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NDCAP Meeting 6.22.17

The next meeting of the Vermont Nuclear Decommissioning Citizens Advisory Panel will take place on Thursday, June 22 from 6pm to 9pm at the Governor Hunt House in Vernon.

 The meeting will include presentations by AREVA and Burns & McDonnell, NorthStar’s partners in the decommissioning. The full agenda is here.

The NDAP website is: http://publicservice.vermont.gov/electric/ndcap

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New PSB Chair

There is a new chair of the Public Service Board (PSB), and the appointment is good news for those concerned about Vermont Yankee. Tony Roisman knows nuclear power regulatory issues, and we need someone of his experience and intellect while the complexities of the sale from Entergy to NorthStar is before the PSB. You can read profiles of him in SevenDays and in VtDigger. Roisman is replacing Jim Volz.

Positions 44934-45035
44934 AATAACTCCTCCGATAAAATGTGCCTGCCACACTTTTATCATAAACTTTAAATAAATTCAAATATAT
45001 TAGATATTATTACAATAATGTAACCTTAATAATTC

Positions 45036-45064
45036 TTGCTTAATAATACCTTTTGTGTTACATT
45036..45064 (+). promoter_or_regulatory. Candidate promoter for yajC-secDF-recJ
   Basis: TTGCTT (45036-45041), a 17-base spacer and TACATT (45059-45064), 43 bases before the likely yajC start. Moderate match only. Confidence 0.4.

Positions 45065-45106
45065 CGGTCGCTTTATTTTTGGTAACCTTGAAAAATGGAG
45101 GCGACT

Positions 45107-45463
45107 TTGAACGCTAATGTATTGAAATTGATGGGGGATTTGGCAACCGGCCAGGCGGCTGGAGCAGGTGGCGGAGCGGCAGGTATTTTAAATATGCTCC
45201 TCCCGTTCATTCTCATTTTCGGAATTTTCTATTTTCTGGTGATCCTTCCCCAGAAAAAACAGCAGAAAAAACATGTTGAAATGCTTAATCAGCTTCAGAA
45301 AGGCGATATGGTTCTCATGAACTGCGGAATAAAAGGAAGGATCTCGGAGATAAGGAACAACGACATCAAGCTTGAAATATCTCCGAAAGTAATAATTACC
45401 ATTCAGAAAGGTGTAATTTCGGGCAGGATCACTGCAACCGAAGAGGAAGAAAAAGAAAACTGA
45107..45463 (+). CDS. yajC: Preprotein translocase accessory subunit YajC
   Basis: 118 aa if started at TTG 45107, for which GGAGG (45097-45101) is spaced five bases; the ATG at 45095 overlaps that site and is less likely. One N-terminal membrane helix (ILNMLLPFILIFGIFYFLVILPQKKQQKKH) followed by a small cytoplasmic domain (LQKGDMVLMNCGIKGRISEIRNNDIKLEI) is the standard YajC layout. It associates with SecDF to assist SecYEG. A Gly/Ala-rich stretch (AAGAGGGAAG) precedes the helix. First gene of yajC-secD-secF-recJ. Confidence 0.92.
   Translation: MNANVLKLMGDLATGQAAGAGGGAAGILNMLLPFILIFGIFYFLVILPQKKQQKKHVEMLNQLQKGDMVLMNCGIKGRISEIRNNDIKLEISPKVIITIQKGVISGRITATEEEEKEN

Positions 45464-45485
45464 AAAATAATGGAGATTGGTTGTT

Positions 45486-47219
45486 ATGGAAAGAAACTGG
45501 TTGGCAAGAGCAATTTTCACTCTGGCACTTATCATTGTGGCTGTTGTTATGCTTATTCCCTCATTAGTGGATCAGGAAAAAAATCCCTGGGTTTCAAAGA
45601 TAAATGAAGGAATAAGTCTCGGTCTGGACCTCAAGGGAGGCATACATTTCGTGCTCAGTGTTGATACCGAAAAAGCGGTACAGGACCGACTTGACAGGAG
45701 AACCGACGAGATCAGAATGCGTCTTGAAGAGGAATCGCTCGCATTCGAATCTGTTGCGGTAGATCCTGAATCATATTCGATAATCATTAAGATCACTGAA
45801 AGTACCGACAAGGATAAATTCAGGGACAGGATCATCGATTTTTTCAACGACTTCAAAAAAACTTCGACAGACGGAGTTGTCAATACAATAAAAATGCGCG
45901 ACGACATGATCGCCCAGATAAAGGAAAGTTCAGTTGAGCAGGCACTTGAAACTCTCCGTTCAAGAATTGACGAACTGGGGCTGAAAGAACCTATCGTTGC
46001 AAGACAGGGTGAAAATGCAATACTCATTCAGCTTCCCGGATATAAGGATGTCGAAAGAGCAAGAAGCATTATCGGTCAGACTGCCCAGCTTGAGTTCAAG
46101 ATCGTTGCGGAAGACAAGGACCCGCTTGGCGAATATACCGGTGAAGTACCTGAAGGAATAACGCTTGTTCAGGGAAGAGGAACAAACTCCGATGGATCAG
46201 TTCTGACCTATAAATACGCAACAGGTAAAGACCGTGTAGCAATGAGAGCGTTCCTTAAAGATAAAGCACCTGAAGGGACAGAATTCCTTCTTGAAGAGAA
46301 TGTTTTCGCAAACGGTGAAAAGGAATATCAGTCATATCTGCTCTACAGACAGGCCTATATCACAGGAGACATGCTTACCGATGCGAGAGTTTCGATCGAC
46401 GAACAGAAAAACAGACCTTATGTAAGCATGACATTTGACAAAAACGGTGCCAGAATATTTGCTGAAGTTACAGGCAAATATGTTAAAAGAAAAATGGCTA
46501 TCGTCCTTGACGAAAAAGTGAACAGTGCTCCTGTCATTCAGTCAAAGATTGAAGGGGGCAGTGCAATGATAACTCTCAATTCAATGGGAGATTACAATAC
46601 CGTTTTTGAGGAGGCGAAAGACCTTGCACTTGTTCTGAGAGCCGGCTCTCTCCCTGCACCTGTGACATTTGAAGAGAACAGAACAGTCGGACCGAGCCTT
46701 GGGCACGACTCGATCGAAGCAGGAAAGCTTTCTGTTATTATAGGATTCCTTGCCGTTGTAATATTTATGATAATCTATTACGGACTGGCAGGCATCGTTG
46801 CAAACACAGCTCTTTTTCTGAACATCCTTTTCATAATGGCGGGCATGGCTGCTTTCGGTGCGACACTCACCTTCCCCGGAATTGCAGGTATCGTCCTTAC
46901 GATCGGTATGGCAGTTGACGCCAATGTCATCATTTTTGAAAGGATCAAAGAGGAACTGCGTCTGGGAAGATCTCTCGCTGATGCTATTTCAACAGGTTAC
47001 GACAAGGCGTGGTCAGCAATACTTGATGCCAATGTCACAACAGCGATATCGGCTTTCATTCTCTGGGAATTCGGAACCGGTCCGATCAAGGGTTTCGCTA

Update: Roisman has recused himself as chair of the PSB from Vermont Yankee cases. 


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Who’s Sacrifice?

On May 6, Safe & Green Campaign co-sponsored an event on nuclear waste. Lissa Weinmann wrote an excellent background piece based on interviews and research, Vermont Yankee-Expert says faster reuse unrealistic amid national waste dilemma and VtDigger covered the May 6 eventMaria Dominguez of BCTV filmed the panel for you to watch & share. What follows are the thoughts of Leslie Sullivan Sachs, Safe & Green member and webmistress.

Listening to Rose Gardner of Eunice, New Mexico share her story reminded me of the stories of people whose racism was transformed once they had a real relationship a person of color. If Rose could only speak, one on one, with those of us living outside reactors, of what it is like to live surrounded by nuclear waste dumps and a uranium processing plant, hearts and minds would change.

We had the opportunity to hear Rose on Saturday when she, Kevin Kamps of Beyond Nuclear, and Deb Katz of the Citizens Awareness Network spoke. Brattleboro was the final stop of their tour, “Environmental Racism & Nuclear Waste.” They also spoke in towns close by the Seabrook and Pilgrim reactors and in Montpelier and Greenfield, MA.